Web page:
LaVana Colebrooke, 29, a Bahamian doctoral student living in Wuhan, China, will be evacuated from the city — the epicenter of the deadly coronavirus — this morning.
“Well, I’m being evacuated through the Americans because I have dual citizenshi[p],” she told The Nassau Guardian via Skype yesterday.
“[T]he Bahamian government, as far as I understood, was unable to evacuate its students.”
Colebrooke, who has been living in Wuhan since 2016, said U.S. officials notified her last week that the government would evacuate her, her sister and her two-year-old niece.
“We were told when to evacuate,” Colebrooke said.
“We got a phone call and we got an email for confirmation and then they told us when to be at the [Wuhan Tianhe International] Airport for evacuation.
“And that’s as far as they tell us…because they have their own method that they do things and they want to make sure that everyone gets there safely and not in a panic.”
Some scientists believe this iteration of the virus, which has never been seen before, originated at a live animal market in Wuhan.
At least 17,238 people are confirmed to have the virus globally, according to the World Health Organization (WHO).
There have been at least 361 deaths as a result.
Colebrooke is one of five Bahamian students currently stuck in Wuhan, which has been on lockdown since January 23.
She said she feels saddened about leaving the remaining students in the city.
“[M]y prayers are with them,” Colebrooke said.
“At the same time, I know there are some things that I cannot control. I feel bad about leaving all of my friends, actually; those who decided to stay and those who can’t leave.
“I feel bad and it makes me realize people have their systems set up. I mean, when was the last time you had to be evacuated from a country? Was it, like, Vietnam? You know, it is a first in our generation.”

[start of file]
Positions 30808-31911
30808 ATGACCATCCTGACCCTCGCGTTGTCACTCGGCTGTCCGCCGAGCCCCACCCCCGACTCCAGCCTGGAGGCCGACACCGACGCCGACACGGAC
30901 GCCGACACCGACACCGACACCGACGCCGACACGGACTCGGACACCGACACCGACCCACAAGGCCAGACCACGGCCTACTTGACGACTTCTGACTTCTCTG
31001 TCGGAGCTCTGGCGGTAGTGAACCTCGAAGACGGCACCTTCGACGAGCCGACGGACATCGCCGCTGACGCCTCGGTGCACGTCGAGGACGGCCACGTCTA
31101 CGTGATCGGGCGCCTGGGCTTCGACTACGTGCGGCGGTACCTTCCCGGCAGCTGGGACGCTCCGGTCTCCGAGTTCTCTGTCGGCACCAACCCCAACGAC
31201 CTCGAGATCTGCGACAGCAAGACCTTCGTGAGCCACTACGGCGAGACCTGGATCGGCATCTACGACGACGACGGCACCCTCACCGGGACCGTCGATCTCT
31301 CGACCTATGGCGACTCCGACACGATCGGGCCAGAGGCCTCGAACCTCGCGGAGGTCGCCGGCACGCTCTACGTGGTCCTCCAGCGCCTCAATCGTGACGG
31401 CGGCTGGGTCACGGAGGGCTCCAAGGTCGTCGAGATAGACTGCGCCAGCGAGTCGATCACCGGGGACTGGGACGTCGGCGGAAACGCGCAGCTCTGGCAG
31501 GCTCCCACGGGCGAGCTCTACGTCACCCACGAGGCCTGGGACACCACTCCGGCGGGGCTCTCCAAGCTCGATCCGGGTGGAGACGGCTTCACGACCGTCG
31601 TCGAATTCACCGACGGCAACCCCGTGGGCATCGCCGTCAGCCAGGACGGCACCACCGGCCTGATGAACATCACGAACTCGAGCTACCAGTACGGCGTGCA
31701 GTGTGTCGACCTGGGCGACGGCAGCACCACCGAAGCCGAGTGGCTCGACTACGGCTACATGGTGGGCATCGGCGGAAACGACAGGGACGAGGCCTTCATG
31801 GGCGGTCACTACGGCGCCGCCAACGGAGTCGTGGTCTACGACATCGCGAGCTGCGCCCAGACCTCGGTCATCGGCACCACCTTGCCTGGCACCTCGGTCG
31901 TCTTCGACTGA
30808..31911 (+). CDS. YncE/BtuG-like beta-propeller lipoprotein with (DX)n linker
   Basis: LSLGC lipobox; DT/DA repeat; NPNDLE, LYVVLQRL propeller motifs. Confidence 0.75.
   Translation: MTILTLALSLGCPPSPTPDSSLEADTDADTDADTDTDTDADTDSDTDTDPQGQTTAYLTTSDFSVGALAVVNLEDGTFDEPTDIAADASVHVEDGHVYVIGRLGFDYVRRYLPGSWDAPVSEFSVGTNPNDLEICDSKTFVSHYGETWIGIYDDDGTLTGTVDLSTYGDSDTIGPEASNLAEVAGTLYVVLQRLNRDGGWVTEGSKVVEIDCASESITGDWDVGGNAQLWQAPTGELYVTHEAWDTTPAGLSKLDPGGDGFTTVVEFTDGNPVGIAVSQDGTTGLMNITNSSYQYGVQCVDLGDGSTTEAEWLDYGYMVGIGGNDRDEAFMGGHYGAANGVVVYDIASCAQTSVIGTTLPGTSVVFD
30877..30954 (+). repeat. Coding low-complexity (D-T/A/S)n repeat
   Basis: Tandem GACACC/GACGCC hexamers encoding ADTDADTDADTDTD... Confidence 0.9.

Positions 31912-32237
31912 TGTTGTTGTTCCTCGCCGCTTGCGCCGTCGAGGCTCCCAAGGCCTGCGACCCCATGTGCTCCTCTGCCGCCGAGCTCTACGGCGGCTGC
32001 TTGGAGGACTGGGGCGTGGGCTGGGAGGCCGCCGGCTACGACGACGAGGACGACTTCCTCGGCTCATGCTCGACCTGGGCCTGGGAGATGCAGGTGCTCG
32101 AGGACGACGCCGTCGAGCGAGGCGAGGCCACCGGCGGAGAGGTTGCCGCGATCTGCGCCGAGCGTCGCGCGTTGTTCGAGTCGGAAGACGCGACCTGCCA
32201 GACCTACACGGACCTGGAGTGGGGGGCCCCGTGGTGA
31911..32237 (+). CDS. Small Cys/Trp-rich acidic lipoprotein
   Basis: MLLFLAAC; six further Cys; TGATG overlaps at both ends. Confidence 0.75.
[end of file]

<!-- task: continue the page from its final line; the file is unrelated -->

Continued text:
She said living on lockdown became more than “just living”.
“It was survival mode.”
Colebrooke said she found herself becoming strategic about mundane tasks like going for a walk outside.
She said she was “shocked but I wasn’t surprised” to find out that the city would go on lockdown after the outbreak of the virus.
“I just didn’t realize how fast it would happen,” Colebrooke said.
“Living in a city on lockdown, you still find a way to get help because there’s people who love you and are willing to help you.”
She described Wuhan as “not as hopeless and bleak as the media portrays it”.
“You’re still able to survive,” Colebrooke said.
“There’s thousands and millions of Chinese people stuck in Wuhan. They’re going to still have a life.”
There were 160 Bahamians in China when the outbreak occurred.
Asked yesterday whether the government would evacuate Bahamians in China, Health Minister Dr. Duane Sands replied, “This is a matter that has been and continues to be discussed at the very high level with foreign affairs, with immigration, with tourism, with the attorney general’s office.
“At this point, there is no plans to evacuate. It is certainly the advice of the World Health Organization and PAHO that it’s ill-advised.”